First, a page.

Can you believe we're a little more than four months away from 2022? The amount of recovery time to get over last year has taken up most of this year. Understandable given the vaccine circumstances and slow opening up of the world, and also, yikes, where'd the time go?!
I don’t know about you, but many people I know entered this summer feeling burnt out from all the effort of maintaining their lives during the pandemic. There seemed to be a near-universal feeling of exhaustion. After a summer of some travel, freedom, and rest, maybe you’ve begun feeling some energy and motivation again. As you’ve started regaining your footing, what's most important right now is not making the perfect next life step, whether that’s a career change, a goal of becoming more organized, or changing something else in your life. What you need most is momentum. Even though we’re facing down another round of COVID, I believe maintaining momentum is incredibly important right now for your life and your sanity.
Wasted Time or Gaining Momentum?
Recently my friend Jake* put weeks of effort into making a career change. He updated his resume and Linkedin profile, did hours of research on career possibilities, and began networking and applying to jobs. A couple of months into the process, he then had some clarity and realized he needed to change direction again. Noooo! Had he wasted all of that time and effort? No, I believe he didn't waste it at all. What he was doing during his preparation for his career change was gaining energy and hope and speeding up his forward movement. I love the adage, "you can only turn a car that's moving." When cars are parked, they're impossible to turn, and the same goes for people. Movement, ANY movement, is helpful even if you have to change direction mid-way. Jake was slowly building momentum to make a life change.
I define momentum as hope + energy = forward movement. The speed at which we move forward in life is determined by our level of hope and energy. Hope is the belief that good is ahead and attainable; while energy is the ability to harness and direct your life force toward something.
Building Up Slowly
The thing about momentum that is important to know is that you can only build it slowly over time. Unless you're suddenly hit with a magical life circumstance (you win a million dollars, someone hands you your dream job, a difficult circumstance is suddenly solved), you will need to build your momentum step by step. Magical life circumstances are fantastic because they loan us momentum for a time, but they can't be relied on. You'll need to build the momentum yourself. Using the car analogy again, you take the car out of park and go 5 miles per hour, then 10, then 20 and so on.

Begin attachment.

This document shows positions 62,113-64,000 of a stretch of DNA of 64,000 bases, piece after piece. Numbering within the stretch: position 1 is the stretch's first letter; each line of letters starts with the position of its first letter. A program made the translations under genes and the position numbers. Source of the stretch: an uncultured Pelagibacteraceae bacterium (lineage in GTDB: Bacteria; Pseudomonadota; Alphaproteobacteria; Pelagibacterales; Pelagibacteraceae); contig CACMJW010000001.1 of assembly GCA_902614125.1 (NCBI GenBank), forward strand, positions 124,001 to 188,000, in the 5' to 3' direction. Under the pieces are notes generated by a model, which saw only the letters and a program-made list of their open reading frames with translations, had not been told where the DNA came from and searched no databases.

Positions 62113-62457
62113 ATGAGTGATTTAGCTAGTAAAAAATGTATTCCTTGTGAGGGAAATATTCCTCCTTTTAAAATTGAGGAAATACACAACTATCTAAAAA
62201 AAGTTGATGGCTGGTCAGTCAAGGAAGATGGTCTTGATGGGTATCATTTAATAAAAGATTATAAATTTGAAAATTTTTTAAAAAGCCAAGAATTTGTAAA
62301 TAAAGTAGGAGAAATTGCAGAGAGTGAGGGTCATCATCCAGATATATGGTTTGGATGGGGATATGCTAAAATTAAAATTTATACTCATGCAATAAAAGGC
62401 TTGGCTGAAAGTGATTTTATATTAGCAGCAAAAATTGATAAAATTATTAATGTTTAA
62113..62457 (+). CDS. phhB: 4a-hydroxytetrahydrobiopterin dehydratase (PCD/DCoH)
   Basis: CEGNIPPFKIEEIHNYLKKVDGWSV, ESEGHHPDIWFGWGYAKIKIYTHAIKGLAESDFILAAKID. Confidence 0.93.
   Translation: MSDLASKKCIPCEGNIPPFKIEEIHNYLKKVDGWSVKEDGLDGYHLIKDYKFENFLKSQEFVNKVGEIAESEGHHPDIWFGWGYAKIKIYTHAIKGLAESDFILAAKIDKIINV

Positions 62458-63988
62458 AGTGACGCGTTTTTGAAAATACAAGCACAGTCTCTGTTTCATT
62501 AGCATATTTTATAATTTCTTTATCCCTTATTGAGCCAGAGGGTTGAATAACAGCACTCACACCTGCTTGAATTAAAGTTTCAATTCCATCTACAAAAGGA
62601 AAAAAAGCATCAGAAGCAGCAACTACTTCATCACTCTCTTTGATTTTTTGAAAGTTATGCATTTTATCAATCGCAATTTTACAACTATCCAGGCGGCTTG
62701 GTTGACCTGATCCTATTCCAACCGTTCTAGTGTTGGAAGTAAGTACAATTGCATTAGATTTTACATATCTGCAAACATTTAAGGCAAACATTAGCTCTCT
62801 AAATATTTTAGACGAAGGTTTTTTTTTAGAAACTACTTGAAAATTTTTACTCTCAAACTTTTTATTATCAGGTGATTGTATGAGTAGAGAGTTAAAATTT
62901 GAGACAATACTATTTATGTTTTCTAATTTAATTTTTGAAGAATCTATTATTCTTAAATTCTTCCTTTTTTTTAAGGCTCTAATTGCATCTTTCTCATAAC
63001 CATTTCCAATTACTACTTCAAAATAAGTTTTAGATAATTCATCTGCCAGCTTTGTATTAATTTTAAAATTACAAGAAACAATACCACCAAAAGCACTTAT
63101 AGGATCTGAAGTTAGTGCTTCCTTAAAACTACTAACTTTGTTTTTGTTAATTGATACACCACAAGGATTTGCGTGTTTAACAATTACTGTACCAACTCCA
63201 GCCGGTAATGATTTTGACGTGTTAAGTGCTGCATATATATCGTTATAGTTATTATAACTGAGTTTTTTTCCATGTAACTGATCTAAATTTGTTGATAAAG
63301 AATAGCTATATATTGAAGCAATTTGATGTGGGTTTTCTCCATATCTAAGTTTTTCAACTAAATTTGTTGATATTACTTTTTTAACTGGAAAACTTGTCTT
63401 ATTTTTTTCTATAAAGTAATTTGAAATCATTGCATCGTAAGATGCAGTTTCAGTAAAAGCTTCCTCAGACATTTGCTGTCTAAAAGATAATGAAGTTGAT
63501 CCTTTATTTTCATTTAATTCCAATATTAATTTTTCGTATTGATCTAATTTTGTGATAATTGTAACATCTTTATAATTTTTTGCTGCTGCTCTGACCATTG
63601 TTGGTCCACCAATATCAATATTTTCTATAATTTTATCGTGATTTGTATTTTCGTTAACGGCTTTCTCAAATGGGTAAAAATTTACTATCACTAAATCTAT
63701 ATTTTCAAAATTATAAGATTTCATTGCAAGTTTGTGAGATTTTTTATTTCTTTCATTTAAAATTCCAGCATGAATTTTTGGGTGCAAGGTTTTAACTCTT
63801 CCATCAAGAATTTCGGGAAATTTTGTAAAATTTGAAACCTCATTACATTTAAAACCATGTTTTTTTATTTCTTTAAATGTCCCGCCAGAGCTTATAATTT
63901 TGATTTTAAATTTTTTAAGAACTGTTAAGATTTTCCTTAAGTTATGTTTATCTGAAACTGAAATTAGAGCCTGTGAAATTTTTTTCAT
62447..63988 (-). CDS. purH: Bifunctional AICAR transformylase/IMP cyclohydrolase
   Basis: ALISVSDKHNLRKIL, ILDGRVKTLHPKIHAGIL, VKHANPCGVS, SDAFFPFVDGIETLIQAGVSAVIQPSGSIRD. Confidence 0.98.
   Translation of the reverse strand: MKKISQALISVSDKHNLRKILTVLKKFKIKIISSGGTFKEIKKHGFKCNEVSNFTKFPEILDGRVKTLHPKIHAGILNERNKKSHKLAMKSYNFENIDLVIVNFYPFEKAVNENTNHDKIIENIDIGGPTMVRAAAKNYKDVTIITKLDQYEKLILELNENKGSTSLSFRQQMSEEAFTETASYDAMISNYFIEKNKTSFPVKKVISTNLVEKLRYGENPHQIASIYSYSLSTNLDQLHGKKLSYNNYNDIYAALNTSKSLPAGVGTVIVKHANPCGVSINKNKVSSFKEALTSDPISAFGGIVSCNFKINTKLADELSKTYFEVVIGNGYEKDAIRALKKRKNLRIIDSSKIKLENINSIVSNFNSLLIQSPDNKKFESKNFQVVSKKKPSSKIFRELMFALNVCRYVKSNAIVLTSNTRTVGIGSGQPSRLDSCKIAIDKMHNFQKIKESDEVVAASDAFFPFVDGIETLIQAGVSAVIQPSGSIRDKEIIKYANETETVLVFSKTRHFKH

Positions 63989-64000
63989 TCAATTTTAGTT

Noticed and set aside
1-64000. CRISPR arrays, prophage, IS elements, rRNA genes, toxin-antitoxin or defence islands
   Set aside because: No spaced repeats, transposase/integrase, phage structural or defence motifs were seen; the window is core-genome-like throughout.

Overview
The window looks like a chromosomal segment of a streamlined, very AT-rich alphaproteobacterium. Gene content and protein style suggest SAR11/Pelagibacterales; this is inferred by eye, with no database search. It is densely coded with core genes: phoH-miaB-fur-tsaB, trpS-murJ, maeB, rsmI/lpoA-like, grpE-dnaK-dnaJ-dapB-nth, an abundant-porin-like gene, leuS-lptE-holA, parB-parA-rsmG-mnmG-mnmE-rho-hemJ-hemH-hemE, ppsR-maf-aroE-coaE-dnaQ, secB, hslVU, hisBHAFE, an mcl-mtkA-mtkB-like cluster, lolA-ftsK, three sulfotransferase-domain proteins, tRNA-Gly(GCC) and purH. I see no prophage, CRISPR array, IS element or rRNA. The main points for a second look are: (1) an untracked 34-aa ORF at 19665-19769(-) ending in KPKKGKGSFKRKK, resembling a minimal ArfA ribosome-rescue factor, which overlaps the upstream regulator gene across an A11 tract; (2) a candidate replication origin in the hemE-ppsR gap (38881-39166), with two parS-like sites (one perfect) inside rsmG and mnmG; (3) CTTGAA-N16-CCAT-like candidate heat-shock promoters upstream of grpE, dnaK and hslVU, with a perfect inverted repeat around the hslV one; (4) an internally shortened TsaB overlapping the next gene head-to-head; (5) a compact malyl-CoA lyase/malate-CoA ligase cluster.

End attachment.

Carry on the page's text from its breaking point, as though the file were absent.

If you've ever tried making a life change (eating healthier, saving more money and spending less, etc.), you know you've never made a significant life change easily and all at once. If you try to set a big goal, there's a chance (might I even say a 99% chance?) that you tried and failed and tried again and failed again. Life shifts, habits, and positive changes are made in small steps because they require stamina. Stamina to sustain the change or increase the level of change is a slow-build. Ever tried starting a workout program and noticing for the first few weeks you're extra tired at the end of the day? Your body has to get used to expending the extra energy while also using its resources to build muscle and adjust your metabolism so you can handle more. It's the same design in every area of our lives. Our bodies and brains are adjustable, but they take a little while to adjust.
Cassie*, a client trying to build more self-discipline into her life, spent months feeling demoralized. Week after week, she set a to-do list that was pretty impressively impossible. First on her list was to make sure all her interactions with her young kids were intentional and loving, then, keep the house immaculate, read more, pick up a hobby or two, start volunteering, eat a paleo diet, and on and on. It was no wonder she found herself avoiding most things and scrolling the internet instead. While it's *highly* possible her goals were unrealistic and unkind to herself (*wink, wink, they were, but that's a different article topic altogether). For starters, more reasonable standards (and much smaller steps) were needed. When she began to own that more realistic, smaller steps were needed to make the changes; she began to find small wins. Cassie slowly found she was changing how often she avoided her life through internet escapism and felt more hope and peace.
If you're anything like me, you know that your level of hope and energy is hard to come by and easy to lose! I'll discuss in future articles how to harness and protect your momentum so you can reach your goals and what to do if you've lost your momentum entirely.
*Real names and exact details are changed to protect privacy.